to the server’s asking whether he’d like a dessert: "I declined, since it appeared unlikely that I would live
that long." We get several dollops of self-deprecation, as in: "I’m a generous soul – anyone will tell you that
except for those who know me fairly well..." His send-up of the so-called "system" for the numbering of England’s roads
is hilarious. As we know from his previous books, his humour can be at its best in the scathingly mordant mode. A sign on
a closed store inviting potential customers to visit the company’s store in Morecambe prompts this response: "When you
are invited to go to Morecambe for a better shopping experience, you know you have touched bottom."
One of the funniest pieces in the book, though, is a re-capitulation of an experience the author had when he was travelling
in England as a younger man. Two cordial ladies who had offered him a lift kept urging him to admit to something he didn’t
like about Britain. When, after demurring at some length, he finally allowed that he wasn’t keen on the way the English
cooked bacon (too greasy), his hosts overflowed with expostulations at such an extraordinary and unbelievable thing as someone’s
objection to British bacon. (We know that there’s a certain amount of re-creation of the dialogue in these scenarios;
the author couldn’t be reporting them verbatim. But never mind, his re-construction serves the book’s purpose
While his prevailing persona is that of the wiseguy on the lookout for the risible aspects of humanity, he occasionally
sets the sarcasm aside and admits to honest awe, as when he’s marvelling over some particularly impressive museum or
regaling us with the astounding techniques involved in the building of medieval cathedrals. Stonehenge is one of the places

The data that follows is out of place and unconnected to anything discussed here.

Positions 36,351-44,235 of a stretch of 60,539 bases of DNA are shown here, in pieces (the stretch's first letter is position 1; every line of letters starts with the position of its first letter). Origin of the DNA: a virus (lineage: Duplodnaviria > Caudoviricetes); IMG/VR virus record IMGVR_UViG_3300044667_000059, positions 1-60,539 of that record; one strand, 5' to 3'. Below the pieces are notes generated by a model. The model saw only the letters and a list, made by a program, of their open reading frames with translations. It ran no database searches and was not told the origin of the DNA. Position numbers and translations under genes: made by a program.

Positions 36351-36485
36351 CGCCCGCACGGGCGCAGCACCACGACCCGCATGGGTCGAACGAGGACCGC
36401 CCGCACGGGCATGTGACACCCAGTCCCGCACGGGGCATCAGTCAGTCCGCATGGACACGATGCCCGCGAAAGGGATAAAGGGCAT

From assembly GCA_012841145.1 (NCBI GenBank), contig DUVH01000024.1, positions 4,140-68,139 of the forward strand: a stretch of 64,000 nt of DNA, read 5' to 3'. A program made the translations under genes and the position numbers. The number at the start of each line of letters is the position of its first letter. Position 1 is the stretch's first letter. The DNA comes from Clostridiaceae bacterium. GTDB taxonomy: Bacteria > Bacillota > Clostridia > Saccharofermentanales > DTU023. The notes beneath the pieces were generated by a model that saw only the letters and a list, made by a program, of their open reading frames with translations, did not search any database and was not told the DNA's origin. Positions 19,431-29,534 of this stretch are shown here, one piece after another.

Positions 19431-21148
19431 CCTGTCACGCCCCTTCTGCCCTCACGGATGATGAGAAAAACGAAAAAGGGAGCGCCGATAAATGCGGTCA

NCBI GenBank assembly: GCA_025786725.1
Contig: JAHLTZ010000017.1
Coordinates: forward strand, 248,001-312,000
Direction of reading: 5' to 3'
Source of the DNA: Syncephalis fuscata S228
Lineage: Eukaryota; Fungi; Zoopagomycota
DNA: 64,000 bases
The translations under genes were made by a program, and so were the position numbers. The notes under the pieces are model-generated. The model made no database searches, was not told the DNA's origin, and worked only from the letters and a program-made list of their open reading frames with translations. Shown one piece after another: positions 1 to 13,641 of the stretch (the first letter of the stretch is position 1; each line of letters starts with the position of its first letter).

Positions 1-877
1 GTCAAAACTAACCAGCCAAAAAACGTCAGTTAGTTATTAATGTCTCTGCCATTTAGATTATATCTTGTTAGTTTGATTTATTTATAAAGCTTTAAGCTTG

that brings out his humble appreciation of the mystery of human achievement.
I did, however, notice that Mr. Bryson does have a tendency to get tetchy at times: when he’s encountering an obdurate
civil servant, for example, or a fast food server who’s unthinkingly following the script that goes with his job. I
don’t remember this irritable tendency so much in Mr. Bryson’s earlier writing. Does my noticing it have something
to do with the fact that he’s getting older? (Or that I am?) Mind you, he does occasionally acknowledge this character
flaw. About one kerfuffle, he says: "Well, maybe I did bitch inwardly just a little, but I didn’t say anything grumbly
to anyone and that is surely a mark of progress."
His diction in this book raised some questions for me. He lets himself lapse into vulgar language fairly often, usually
when he’s peeved about something. This is not the way I remember Bill Bryson; it strikes me that it’s not what
most of his fond readers would expect of him. Maybe his resorting to crude slang is a way of saying: Get with it folks,
the world is changing and we’ve all got to sound more contemporary! Also in the matter of word choice, there’s
an over-reliance on the word ‘lovely’ in its various forms. Once it caught my attention, I counted some twenty-five
instances within about 200 pages. But maybe we can forgive that kind of thing when someone’s rhapsodizing about things
in a conversational way? In any case, I can well imagine the devastating jibe that Mr. Bryson would aim at the kind of reader
who would stoop to such picayune criticism! Since he makes something of an issue of the niceties of language, however, I can’t
help pointing out one problem. He spends about two and a half pages railing about the improper use of English, but we find
this sentence twenty-five pages later: "They were all dressed for work, but none of them were working either, as far as I
could tell." Looks to me like a case for the admonition about people who live in glass houses.
Whatever the peevish outbursts in the book, the crotchety geezer doesn’t dominate the proceedings. There’s
enough of the bonvivant in evidence to make it a pleasure to accompany him on his travels. The author’s enjoyment of
the British keeps the book afloat. "They have the ability to get deep and lasting pleasure out of practically nothing at all,"
he says. Citing the fact that Britain has 108 steam railways run by 18,500 volunteers, he notes that "there are thousands
of men in Britain who will never need Viagra as long as there are steam trains in operation."
Plenty (Playscript) by David Hare, 1978
In an interview with Eleanor Wachtel on CBC Radio’s "Writers & Company" a few months ago, David Hare came across
as a charming fellow. It struck me that I’d never seen any plays by this man who could be considered the pre-eminent
British playwright of his generation. Since there weren’t any productions of his plays on offer at the moment, it seemed